Dominic Lalli: Honestly we just thought about it and we were like “God, if the whole tent was full of saxophones it would be awesome.” Because people had been bringing their own out. We’ve been seeing four or five in the audience so we were like “Damn, wouldn’t it be crazy to do something special like that for Bonnaroo.” Originally what we wanted to do was get them in a balloon drop style where they all drop down but we couldn’t make that happen. We just wanted to do something special.

Jaime Sloane: Yeah it was great, really hyped up the crowd everyone was going wild. With the saxaphones, you don’t really hear that sound much anymore in modern music. I wanted to see how it feels to be part of the few artists who are trying to revitalize the saxaphone as an important instrument.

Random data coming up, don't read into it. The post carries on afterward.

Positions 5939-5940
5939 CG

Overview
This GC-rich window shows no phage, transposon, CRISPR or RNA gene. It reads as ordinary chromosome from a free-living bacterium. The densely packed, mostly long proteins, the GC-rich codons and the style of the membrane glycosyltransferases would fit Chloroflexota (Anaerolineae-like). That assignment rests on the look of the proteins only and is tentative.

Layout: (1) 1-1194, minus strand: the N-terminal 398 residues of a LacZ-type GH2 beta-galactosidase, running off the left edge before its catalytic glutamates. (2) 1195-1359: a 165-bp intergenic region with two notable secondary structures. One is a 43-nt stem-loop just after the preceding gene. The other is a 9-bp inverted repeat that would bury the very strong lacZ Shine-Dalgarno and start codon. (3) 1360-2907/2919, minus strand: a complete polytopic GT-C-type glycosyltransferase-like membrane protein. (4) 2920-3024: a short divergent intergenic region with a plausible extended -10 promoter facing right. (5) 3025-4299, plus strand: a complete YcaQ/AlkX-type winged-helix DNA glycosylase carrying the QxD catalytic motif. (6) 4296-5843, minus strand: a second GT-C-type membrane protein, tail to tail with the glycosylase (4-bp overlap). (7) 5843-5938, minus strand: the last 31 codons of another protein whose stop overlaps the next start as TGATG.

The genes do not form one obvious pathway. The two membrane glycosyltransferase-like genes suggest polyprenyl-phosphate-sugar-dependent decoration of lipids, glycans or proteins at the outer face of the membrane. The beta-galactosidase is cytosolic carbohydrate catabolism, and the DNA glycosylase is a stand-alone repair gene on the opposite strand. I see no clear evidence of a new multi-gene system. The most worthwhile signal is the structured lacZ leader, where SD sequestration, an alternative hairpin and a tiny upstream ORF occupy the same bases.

Dominic Lalli: It’s interesting because I don’t even think of it so much as totally different because I’ve been playing the saxophone for years and it’s just the thing that I play, just by chance or whatever. So you know, it’s an honor to be able to bring the horn and the saxophone into more of a mainstream sound and allow more people to hear it. I think a lot of people have never actually really heard a saxophone, you know what I’m saying? It’s an honor, I’m loving it.

Jaime Sloane: With your sound, which is obviously combining live instruments with beats, it’s pretty unique. I wanted to hear why you guys chose to be part of this sub-genre niche type of sound and how you guys ended up here.

Dominic Lalli: I think it just kind of happened. We’re just fans of music in general and of the EDM thing. And we just kind of wanted to do our own little twist on that. We enjoy going out and seeing DJs, and also going to see more live electronic bands, so we wanted to hit it somewhere in the middle of that. 

Jaime Sloane: Would guys call it funktronic? What would you call your sound? I’ve heard a bunch of different phrases being tossed around.